While our blog contributor Chris Jones is getting ready to ace his comprehensives, he sent along this outstanding piece by Harvard graduate student Max Mueller: "Playing Jane: The History of a Pioneer Black Mormon Woman is Alive Today," published online at the Harvard Divinity School Bulletin. Highly recommended reading, particularly if (like me) you know absolutely nothing about this subject. The article discusses the historical re-creation efforts of Jerri Halwell, who "plays" the remarkable character of Jane Manning James, an African American woman who served in Joseph Smith's household, became a convert, made the trek to Utah, and remained a faithful member of the Church until 1908. A brief taste from this piece (footnotes omitted):
Last summer, I went to Salt Lake City to look for Jane Manning James in the archives of the LDS Church History Library and the archives of the Utah Historical Society. I hoped that Jane would speak to me from scratchy microfiche and dusty letter-books. I hoped she would tell me how she dealt with the precarious place in which she lived out her life as a black Mormon pioneer in Zion, simultaneously at the center and on the margins of the nineteenth-century Mormon experience. I planned to "ask" her: How did you understand your status as a beloved member of the community, celebrated as a friend of the first prophet's family, as a pioneer of 1847, and as a steadfast member of the LDS Church? At the same time, how did you come to terms with LDS Church policy that, due to your race, defines you as innately cursed and thus unworthy to receive the same blessings as your fellow white saints?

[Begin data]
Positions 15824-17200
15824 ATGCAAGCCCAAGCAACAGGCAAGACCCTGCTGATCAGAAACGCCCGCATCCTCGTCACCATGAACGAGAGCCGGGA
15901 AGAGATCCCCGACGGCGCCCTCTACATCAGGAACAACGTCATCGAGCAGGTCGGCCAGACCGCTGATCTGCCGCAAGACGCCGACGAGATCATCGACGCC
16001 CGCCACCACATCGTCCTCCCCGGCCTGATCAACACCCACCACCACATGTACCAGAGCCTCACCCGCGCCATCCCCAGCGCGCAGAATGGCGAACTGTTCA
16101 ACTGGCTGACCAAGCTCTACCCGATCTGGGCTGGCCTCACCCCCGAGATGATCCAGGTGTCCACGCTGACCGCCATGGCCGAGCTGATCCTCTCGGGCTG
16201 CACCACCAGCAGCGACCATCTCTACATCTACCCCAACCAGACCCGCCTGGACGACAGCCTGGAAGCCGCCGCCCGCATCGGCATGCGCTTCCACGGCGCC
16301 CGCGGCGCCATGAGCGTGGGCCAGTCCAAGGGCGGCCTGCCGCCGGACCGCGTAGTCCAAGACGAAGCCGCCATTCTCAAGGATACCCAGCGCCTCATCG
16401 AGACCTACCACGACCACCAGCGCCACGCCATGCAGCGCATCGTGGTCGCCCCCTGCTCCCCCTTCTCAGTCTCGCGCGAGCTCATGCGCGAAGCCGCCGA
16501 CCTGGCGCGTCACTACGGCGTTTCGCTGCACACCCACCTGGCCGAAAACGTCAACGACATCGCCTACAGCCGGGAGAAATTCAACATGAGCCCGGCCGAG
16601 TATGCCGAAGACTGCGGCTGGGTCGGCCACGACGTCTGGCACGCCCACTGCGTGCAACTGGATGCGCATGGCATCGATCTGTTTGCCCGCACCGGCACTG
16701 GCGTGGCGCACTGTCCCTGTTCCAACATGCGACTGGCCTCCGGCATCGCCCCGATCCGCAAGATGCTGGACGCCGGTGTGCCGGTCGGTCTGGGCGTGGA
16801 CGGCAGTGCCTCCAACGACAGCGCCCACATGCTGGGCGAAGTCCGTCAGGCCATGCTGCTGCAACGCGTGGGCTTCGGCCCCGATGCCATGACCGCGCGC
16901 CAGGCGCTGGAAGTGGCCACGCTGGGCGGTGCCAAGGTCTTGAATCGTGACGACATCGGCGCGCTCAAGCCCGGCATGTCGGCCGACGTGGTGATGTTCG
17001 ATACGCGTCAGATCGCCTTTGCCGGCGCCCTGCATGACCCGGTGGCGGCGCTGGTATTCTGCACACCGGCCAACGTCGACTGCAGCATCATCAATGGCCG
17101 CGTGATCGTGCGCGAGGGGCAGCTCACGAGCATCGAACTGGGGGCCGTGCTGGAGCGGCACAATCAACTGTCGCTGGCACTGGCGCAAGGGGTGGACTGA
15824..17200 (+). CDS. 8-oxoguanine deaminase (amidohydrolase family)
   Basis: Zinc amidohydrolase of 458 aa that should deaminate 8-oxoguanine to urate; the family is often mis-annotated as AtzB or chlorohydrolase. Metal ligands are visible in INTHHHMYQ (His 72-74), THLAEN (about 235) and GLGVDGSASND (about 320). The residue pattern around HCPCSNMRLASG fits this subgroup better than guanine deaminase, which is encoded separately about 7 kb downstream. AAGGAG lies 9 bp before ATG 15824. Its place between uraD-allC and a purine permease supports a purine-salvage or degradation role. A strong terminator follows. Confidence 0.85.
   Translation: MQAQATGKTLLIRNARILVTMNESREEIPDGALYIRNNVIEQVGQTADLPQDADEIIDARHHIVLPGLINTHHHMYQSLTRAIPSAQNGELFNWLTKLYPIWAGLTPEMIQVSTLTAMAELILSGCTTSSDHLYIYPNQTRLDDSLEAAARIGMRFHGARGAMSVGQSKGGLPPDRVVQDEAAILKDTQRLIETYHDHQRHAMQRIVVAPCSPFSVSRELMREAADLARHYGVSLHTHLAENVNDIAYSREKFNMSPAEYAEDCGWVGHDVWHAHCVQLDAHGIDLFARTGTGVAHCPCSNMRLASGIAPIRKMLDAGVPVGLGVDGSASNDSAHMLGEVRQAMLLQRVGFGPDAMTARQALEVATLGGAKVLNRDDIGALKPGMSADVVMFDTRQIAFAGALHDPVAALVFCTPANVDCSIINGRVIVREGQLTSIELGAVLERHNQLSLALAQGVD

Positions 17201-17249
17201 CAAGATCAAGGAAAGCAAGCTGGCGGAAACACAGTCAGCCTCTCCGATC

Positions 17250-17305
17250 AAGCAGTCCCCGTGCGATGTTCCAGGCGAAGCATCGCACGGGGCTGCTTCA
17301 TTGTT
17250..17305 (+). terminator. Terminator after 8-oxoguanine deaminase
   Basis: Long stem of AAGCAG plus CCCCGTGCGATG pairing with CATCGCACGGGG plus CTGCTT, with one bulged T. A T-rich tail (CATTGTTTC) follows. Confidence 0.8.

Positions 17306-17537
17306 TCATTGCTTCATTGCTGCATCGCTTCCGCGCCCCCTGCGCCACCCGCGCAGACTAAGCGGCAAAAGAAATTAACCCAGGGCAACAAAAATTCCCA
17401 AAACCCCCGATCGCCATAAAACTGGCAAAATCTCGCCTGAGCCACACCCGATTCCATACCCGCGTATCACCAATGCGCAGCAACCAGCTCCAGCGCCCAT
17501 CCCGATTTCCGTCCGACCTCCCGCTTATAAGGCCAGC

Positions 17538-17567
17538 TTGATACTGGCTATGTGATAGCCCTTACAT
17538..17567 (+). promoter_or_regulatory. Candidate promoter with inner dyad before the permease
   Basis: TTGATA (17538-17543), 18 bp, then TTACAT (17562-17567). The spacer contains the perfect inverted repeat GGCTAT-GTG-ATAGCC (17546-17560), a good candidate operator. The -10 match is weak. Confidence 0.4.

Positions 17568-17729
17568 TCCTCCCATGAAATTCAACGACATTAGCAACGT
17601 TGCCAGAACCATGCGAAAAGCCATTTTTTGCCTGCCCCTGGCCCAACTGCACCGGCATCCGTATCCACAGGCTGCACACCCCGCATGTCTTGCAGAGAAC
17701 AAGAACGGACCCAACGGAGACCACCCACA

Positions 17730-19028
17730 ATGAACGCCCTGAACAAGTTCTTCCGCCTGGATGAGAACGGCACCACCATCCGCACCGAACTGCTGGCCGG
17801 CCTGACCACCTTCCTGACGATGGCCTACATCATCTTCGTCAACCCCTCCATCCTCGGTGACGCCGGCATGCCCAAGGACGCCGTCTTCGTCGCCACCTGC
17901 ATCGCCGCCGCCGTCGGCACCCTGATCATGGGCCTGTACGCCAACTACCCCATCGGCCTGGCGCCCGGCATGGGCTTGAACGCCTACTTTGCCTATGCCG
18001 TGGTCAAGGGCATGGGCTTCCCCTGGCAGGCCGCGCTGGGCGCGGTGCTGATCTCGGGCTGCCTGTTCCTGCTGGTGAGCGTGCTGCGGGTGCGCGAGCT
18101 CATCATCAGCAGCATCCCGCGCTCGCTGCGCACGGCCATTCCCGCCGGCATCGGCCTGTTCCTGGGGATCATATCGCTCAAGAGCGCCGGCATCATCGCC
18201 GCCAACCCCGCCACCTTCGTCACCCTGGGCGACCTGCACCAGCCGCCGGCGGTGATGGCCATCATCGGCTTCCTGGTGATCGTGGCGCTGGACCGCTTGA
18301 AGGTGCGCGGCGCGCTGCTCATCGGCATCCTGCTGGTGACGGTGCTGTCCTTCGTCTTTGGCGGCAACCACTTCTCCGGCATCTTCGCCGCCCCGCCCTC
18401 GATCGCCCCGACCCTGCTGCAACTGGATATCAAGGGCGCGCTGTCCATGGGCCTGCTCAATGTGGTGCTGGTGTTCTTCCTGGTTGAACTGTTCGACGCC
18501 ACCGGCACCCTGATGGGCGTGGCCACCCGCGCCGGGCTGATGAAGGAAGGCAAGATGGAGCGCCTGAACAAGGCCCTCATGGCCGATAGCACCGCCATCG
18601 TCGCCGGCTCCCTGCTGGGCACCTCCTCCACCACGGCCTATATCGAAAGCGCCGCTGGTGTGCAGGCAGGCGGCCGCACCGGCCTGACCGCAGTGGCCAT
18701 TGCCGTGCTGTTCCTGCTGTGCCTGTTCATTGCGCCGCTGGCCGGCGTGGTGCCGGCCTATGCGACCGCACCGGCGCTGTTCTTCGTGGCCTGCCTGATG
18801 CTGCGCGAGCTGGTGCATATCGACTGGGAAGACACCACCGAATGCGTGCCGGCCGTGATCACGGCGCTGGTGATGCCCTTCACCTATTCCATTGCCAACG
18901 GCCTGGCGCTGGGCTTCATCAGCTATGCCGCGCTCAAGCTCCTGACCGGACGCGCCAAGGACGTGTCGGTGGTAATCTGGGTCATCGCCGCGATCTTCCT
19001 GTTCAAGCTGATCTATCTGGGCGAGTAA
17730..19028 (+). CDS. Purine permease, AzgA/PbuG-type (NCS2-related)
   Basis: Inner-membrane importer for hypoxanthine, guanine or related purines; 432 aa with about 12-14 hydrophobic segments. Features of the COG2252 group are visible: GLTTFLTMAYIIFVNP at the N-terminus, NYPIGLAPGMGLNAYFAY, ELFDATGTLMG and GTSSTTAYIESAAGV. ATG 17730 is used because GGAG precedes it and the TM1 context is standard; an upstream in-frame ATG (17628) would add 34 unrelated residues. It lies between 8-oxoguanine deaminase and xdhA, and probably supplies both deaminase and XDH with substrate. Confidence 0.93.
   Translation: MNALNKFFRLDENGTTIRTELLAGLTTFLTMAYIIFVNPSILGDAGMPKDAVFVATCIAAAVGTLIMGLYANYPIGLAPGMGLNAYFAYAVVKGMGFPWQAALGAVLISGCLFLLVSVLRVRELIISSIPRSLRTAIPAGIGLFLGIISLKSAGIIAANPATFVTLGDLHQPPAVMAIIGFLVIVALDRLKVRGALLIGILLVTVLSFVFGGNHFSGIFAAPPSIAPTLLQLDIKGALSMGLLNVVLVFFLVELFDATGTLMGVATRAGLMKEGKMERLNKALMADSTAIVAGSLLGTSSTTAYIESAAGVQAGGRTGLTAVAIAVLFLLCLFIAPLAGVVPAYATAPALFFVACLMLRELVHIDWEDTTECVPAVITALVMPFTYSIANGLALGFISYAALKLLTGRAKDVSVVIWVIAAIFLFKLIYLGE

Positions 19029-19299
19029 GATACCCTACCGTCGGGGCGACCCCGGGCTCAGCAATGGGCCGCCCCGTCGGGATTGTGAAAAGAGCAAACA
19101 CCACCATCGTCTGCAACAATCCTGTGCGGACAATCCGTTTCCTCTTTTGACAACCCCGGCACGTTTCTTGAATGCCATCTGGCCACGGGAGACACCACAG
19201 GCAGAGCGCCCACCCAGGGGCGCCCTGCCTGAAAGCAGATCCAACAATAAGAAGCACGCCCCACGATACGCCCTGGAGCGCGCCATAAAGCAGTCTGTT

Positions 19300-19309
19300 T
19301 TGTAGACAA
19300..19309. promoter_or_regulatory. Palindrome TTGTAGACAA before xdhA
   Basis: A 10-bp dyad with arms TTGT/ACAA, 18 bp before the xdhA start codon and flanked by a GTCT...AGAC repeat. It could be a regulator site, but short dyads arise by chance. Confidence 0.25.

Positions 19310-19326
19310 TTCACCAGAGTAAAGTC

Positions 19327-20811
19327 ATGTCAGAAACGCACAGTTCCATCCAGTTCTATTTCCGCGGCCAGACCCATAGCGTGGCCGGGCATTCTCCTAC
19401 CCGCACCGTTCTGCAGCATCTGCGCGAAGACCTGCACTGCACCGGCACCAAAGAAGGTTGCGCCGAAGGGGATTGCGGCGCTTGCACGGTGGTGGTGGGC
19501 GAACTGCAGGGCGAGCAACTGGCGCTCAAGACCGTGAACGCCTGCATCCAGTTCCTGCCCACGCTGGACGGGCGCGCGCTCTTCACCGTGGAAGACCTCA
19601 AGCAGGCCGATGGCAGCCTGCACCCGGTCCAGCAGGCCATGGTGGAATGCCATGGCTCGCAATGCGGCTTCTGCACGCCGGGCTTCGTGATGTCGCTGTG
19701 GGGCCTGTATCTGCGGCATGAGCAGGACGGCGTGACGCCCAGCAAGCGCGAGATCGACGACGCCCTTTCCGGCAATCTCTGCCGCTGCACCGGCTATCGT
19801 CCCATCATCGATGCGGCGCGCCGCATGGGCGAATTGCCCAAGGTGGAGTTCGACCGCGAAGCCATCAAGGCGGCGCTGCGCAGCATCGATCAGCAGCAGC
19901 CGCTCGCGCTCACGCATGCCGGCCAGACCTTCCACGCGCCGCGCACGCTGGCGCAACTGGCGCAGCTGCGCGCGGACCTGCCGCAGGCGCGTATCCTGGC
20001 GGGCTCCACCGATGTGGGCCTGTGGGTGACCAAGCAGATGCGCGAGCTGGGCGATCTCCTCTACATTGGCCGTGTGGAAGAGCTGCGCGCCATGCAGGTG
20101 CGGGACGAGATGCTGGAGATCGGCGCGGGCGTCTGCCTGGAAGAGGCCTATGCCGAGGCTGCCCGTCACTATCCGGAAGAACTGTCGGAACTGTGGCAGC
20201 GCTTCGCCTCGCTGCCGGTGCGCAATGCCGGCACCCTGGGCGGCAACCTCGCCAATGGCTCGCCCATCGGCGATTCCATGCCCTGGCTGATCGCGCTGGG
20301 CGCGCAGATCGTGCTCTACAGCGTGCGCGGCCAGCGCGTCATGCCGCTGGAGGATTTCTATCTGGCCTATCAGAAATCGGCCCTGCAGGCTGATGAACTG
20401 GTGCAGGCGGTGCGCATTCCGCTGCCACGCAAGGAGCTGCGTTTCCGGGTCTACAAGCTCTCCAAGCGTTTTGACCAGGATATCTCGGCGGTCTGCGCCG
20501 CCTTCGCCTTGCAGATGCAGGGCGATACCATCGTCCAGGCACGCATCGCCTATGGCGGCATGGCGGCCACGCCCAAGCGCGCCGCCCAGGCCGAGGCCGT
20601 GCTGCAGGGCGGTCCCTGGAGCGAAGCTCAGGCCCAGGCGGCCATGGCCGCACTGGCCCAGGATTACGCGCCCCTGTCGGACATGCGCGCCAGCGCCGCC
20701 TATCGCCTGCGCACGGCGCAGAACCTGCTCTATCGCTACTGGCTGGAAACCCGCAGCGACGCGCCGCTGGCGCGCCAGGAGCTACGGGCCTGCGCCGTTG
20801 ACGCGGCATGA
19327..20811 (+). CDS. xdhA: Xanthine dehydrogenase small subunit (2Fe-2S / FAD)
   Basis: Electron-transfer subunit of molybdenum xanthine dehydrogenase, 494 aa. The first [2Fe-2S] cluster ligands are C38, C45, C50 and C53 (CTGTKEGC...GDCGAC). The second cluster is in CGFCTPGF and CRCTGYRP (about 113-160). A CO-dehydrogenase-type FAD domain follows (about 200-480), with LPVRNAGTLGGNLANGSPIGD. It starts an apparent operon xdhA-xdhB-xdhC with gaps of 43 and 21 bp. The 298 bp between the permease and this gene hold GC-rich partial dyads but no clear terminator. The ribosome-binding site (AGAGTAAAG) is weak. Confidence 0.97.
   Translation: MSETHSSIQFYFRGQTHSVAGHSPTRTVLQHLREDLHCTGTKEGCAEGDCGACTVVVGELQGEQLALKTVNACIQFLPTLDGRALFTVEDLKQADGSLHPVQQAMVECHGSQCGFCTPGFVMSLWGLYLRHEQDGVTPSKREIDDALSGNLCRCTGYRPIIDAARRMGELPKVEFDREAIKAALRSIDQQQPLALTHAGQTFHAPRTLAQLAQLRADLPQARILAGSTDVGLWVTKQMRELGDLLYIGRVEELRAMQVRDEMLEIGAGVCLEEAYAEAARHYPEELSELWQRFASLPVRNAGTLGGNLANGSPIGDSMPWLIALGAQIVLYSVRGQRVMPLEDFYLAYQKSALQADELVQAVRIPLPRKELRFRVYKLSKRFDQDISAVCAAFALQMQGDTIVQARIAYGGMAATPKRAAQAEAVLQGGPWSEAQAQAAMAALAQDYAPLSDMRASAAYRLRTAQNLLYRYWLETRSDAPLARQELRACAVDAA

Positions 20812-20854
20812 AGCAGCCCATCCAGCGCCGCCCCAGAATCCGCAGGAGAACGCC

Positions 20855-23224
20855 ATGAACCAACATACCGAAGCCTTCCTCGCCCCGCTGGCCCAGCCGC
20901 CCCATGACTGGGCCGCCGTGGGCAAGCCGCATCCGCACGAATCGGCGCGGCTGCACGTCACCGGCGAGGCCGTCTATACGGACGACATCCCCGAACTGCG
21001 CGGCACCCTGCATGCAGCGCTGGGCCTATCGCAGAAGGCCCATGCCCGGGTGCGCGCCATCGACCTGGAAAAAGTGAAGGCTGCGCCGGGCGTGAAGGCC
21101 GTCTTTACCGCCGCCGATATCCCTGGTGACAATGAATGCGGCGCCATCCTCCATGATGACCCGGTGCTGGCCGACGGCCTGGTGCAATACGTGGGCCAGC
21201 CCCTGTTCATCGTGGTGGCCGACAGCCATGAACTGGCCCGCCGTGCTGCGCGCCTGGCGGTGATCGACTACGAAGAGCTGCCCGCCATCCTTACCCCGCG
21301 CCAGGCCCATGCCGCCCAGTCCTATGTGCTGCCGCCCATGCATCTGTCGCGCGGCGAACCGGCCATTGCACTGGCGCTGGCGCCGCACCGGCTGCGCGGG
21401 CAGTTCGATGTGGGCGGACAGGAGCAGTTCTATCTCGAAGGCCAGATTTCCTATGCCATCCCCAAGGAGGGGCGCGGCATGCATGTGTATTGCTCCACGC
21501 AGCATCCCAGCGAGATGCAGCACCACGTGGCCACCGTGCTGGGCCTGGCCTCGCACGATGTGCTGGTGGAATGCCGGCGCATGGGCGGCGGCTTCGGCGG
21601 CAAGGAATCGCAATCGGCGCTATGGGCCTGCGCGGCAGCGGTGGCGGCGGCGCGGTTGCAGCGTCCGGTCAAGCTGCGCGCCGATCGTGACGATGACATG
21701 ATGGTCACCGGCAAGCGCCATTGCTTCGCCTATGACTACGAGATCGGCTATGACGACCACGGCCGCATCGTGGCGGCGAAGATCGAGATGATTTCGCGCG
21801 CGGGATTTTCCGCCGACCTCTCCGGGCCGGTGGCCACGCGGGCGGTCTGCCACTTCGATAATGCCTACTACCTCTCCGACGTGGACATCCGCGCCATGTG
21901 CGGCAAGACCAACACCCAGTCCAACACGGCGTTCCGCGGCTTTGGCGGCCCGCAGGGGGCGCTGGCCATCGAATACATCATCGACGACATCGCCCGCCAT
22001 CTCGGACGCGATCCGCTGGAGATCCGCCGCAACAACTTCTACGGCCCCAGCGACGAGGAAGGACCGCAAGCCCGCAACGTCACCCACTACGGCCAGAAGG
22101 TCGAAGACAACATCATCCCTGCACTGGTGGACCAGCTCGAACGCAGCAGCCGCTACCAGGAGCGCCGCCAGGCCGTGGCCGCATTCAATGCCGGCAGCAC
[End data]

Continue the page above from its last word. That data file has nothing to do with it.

Although this was my plan, during my time in Salt Lake City, I found that the archives are not the only or even the best place to find Jane. Certainly, the archives shed light on the question of how Jane in writing subtly challenged the Church's marginalization of blacks within Mormon history and within the Mormon community. But it was in my interviews with Jerri and in my observations of her reenactments that I discovered the canon is not closed on Jane's story. The legacy of Jane's black Mormon experience unfolds today in the lives of modern black Mormons like Jerri, who strike a precarious balance between their ongoing struggles with the Mormon "folklore" about black spiritual inferiority and the spiritual truth they find within their own Mormon testimonies of faith.
Continue reading here.